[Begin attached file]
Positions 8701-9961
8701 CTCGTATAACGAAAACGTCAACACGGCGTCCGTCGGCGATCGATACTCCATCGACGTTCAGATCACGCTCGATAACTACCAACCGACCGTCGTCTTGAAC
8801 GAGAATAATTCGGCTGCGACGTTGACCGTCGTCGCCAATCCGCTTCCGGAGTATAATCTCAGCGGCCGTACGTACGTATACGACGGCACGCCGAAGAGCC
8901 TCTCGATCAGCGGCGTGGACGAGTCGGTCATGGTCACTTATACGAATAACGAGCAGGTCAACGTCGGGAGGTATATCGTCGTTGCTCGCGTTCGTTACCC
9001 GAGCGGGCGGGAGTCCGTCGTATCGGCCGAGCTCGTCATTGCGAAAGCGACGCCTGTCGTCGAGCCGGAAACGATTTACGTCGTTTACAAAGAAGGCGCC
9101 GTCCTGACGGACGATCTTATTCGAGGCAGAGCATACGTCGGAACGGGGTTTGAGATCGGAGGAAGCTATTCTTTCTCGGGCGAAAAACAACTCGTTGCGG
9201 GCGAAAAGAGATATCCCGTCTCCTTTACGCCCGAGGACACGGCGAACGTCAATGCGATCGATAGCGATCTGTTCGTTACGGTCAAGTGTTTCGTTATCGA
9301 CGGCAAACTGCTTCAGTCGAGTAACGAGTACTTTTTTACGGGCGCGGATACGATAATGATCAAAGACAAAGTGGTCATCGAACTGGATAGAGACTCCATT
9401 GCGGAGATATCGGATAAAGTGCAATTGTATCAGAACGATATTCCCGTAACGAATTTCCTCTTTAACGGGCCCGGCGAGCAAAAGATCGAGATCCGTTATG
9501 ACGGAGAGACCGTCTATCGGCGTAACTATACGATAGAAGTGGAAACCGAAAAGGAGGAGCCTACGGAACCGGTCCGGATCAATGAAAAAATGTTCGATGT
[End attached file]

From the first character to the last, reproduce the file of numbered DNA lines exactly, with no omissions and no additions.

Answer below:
Positions 8701-9961
8701 CTCGTATAACGAAAACGTCAACACGGCGTCCGTCGGCGATCGATACTCCATCGACGTTCAGATCACGCTCGATAACTACCAACCGACCGTCGTCTTGAAC
8801 GAGAATAATTCGGCTGCGACGTTGACCGTCGTCGCCAATCCGCTTCCGGAGTATAATCTCAGCGGCCGTACGTACGTATACGACGGCACGCCGAAGAGCC
8901 TCTCGATCAGCGGCGTGGACGAGTCGGTCATGGTCACTTATACGAATAACGAGCAGGTCAACGTCGGGAGGTATATCGTCGTTGCTCGCGTTCGTTACCC
9001 GAGCGGGCGGGAGTCCGTCGTATCGGCCGAGCTCGTCATTGCGAAAGCGACGCCTGTCGTCGAGCCGGAAACGATTTACGTCGTTTACAAAGAAGGCGCC
9101 GTCCTGACGGACGATCTTATTCGAGGCAGAGCATACGTCGGAACGGGGTTTGAGATCGGAGGAAGCTATTCTTTCTCGGGCGAAAAACAACTCGTTGCGG
9201 GCGAAAAGAGATATCCCGTCTCCTTTACGCCCGAGGACACGGCGAACGTCAATGCGATCGATAGCGATCTGTTCGTTACGGTCAAGTGTTTCGTTATCGA
9301 CGGCAAACTGCTTCAGTCGAGTAACGAGTACTTTTTTACGGGCGCGGATACGATAATGATCAAAGACAAAGTGGTCATCGAACTGGATAGAGACTCCATT
9401 GCGGAGATATCGGATAAAGTGCAATTGTATCAGAACGATATTCCCGTAACGAATTTCCTCTTTAACGGGCCCGGCGAGCAAAAGATCGAGATCCGTTATG
9501 ACGGAGAGACCGTCTATCGGCGTAACTATACGATAGAAGTGGAAACCGAAAAGGAGGAGCCTACGGAACCGGTCCGGATCAATGAAAAAATGTTCGATGT